Biofab educational workforce development project launched at UNH

Leitzel Center teams with ARMI with goal of creating national model
microscope with lab glassware, science laboratory research and development concept

A biofabrication and life sciences workforce development project being developed with the Advanced Regenerative Manufacturing Institute in Manchester is taking shape at the University New Hampshire.

The initiative, the Building Stronger Workforce Alliances for BioFabrication & BioEngineering Through K-12 Education and Enrichment project, will team with science educators, industry scientists and engineers to build awareness of the emerging biofabrication industry in the state to support the state’s science standards for K-12 students.

The initiative teams UNH’s Joan and James Leitzel Center for Mathematics, Science and Engineering Education with ARMI, which is developing large-scale manufacturing of engineered and tissue-related technologies to benefit existing industries and grow new ones.

“This project will serve as a national model for collaboration across education, outreach and business to advance current science awareness, knowledge and understanding,” said Stephen Hale, project director at the Leitzel Center and principal investigator on the project. The center will also work with NHPBS, UNH Cooperative Extension, the New Hampshire Science Teachers Association and DEKA Research and Development.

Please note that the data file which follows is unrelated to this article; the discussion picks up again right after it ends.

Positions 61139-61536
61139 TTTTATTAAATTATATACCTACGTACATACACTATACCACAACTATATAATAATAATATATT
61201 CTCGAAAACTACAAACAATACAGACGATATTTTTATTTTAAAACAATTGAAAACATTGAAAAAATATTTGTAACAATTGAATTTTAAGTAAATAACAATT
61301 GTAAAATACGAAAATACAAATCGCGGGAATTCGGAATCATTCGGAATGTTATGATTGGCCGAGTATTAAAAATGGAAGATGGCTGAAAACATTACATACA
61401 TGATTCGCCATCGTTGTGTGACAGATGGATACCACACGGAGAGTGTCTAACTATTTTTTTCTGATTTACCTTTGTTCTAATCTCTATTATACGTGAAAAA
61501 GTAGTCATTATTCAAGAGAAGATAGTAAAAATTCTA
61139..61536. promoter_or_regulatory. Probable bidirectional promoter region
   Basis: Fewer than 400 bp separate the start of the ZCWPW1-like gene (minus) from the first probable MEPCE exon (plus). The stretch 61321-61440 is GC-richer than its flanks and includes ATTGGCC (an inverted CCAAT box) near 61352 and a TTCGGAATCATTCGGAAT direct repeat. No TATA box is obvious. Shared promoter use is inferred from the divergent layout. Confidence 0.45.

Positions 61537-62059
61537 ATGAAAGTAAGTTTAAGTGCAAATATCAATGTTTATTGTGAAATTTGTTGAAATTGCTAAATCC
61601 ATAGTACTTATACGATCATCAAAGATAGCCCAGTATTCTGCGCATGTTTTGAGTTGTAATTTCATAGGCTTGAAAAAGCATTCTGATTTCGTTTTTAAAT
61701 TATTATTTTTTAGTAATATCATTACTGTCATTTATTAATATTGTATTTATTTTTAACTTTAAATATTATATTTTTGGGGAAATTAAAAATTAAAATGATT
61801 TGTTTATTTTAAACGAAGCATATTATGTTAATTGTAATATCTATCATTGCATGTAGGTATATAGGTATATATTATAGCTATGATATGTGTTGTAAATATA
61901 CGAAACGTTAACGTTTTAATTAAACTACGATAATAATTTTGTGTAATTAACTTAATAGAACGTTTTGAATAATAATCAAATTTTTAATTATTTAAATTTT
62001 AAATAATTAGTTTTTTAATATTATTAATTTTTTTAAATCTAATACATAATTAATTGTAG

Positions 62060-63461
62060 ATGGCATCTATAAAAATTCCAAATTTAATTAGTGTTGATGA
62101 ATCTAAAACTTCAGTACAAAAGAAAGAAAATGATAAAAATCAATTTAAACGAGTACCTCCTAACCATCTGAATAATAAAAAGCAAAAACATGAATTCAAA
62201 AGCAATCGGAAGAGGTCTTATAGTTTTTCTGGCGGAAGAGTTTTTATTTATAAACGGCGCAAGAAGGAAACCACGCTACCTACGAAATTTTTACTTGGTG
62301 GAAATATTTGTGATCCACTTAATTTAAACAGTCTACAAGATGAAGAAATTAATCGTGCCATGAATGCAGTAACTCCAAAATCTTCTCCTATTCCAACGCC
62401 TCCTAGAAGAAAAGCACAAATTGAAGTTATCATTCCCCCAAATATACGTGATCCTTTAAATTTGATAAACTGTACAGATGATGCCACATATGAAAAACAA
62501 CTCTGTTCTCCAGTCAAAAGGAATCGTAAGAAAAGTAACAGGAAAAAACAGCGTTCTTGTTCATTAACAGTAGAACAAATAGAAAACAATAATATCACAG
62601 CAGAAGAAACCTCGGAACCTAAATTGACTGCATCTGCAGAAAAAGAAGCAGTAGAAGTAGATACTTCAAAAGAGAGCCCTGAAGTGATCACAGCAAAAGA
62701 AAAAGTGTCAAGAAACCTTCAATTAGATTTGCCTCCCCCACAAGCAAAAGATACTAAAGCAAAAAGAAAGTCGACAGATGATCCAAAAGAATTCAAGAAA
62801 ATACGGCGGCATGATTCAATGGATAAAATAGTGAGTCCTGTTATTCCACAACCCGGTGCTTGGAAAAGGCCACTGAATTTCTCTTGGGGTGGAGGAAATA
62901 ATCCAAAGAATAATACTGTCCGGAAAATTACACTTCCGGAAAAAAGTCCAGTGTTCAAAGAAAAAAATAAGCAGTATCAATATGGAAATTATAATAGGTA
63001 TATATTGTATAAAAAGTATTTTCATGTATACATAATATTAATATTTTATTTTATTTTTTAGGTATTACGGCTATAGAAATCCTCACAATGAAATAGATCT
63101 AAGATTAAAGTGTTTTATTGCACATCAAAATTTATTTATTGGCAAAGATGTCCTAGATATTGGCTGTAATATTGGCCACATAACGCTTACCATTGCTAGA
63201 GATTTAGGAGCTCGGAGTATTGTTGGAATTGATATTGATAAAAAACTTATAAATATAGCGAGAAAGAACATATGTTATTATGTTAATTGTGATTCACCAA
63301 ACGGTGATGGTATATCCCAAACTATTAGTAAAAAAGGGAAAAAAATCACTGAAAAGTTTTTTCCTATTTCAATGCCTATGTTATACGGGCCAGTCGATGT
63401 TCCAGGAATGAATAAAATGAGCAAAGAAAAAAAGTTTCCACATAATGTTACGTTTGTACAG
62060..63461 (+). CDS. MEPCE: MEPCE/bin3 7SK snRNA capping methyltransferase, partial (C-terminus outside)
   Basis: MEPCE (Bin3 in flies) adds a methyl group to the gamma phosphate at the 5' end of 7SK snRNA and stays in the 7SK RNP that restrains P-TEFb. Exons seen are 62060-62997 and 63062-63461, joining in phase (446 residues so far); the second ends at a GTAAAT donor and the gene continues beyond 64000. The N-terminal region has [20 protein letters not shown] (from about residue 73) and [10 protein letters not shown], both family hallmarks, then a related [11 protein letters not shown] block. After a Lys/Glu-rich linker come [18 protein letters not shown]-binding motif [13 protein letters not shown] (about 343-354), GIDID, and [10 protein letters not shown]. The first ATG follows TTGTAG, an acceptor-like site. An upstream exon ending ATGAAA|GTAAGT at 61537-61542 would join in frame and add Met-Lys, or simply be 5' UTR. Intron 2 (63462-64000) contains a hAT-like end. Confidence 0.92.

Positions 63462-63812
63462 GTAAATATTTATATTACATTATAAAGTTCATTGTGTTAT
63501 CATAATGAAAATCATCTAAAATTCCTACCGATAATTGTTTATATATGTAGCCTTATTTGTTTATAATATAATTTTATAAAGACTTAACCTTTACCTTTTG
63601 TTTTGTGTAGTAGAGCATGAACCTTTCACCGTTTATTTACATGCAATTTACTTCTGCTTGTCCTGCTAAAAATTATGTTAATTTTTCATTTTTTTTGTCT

“Cellular therapies and engineered solutions bring greater quality of life to many and we hope this project will allow students to envision themselves in future careers in this industry,” said Mary Stewart, director of education workforce development for ARMI.

The initial focus of the project will be on developing science materials and programs for teachers in New Hampshire, with the programs becoming models that can be scaled up for schools and educators across the country.

“These resources will provide K-12 classrooms with robust learning experiences that build students’ foundational knowledge and skills with science,” said Barbara Hopkins, former director of science education at the New Hampshire Department of Education and project director. “The resources will align directly with the state science standards to provide the critical thinking needed in science and engineering, and the soft skills required for employees across career pathways, including problem solving, communication, computation and collaboration.”

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